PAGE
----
Published Wednesday, Feb. 5, 2014 | 7:19 a.m.
Updated Wednesday, Feb. 5, 2014 | 7:20 a.m.
HONOLULU (AP) — A wrongful death lawsuit filed by the parents of a New York teenager swept out to sea during a Hawaii hiking and kayaking tour has been settled.
Michael Madoff, the father of 15-year-old Tyler Madoff, said Tuesday he hopes tours will be run more carefully in the future.
"We're just hoping that other families don't have to go through this. That was really the main thrust of this lawsuit. We don't really care about the money," said Madoff, of White Plains, N.Y.
Terms of the settlement reached Monday with Bold Earth Teen Adventures and Hawaii Pack and Paddle were sealed.
Tyler was swept off the west coast of the Big Island.
His family filed a lawsuit in Honolulu claiming tour guides were negligent for leading teenagers to a dangerous area. They were hiking near the Captain Cook monument at Kealakekua Bay, where they had kayaked, when they stopped to rest at a tide pool and large waves washed Madoff away.
The teens were led to an area that's out of a state-permitted area despite dangerous surf warnings, according to the lawsuit.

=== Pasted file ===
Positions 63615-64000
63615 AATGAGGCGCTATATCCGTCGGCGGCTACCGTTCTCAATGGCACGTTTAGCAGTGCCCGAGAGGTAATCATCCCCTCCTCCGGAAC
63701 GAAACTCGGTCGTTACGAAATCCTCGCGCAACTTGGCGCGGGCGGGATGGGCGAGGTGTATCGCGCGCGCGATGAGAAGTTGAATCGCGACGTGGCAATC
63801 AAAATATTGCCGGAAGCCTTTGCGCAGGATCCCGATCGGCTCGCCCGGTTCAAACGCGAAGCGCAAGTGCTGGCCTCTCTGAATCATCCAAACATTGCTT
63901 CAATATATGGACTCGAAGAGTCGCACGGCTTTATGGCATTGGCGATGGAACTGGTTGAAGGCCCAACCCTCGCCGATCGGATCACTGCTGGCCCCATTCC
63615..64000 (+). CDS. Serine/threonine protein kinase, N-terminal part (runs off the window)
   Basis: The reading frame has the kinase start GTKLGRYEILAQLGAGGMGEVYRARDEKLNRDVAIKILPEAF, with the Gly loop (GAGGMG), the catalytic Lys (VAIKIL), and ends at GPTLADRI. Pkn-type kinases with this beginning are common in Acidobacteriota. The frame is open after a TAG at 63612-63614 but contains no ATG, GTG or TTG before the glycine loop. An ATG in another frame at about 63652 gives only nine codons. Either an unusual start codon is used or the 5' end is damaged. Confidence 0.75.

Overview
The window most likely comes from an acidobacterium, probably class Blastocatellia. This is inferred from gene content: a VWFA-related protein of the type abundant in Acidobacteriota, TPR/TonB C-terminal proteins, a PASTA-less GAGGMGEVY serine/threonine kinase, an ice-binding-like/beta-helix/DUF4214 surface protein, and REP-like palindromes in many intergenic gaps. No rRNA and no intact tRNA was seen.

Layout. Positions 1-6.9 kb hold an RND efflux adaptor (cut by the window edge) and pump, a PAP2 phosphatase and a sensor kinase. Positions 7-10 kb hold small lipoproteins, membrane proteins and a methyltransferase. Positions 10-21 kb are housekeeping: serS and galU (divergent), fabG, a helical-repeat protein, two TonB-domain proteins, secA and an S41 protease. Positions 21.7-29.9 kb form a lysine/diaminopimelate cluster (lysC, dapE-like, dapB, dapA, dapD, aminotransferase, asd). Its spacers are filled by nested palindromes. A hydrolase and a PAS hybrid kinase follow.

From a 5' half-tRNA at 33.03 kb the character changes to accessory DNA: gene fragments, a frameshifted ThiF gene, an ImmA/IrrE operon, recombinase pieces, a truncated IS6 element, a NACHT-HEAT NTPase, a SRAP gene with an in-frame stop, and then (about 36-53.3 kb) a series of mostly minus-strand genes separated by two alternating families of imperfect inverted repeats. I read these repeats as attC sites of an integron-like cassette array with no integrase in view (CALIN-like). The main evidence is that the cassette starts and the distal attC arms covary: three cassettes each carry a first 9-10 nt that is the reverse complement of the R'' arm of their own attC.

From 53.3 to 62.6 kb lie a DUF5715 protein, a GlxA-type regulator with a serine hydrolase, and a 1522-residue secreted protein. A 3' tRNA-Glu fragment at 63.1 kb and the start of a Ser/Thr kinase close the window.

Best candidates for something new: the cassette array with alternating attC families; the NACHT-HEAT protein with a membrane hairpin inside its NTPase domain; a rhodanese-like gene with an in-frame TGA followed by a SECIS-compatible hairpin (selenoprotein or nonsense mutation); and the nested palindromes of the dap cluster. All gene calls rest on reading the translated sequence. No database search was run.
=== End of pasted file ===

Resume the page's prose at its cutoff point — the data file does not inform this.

The boy's body wasn't recovered.
Marianne Madoff said her family "entrusted our child to be looked after by people who said they would look after him."
"Our entire family is forever broken. There's nothing worse than the loss of a child. I miss my boy. I miss my child," she said.
Attorneys for the Bold Earth Teen Adventures and Hawaii Pack and Paddle didn't immediately return calls seeking comment.
Lawyers for the family had argued in court that Bold Earth Teen Adventures, which is based in Colorado, didn't perform a proper background check on the trip's leader, which would have found three marijuana-related convictions. She said the leader was also kicked out of a bar on the Big Island while there for a previous trip for the company in 2011.
The attorneys told the court the tour took too many people and stayed too long in the state park where Tyler was swept out to sea, and didn't know about warnings of high surf.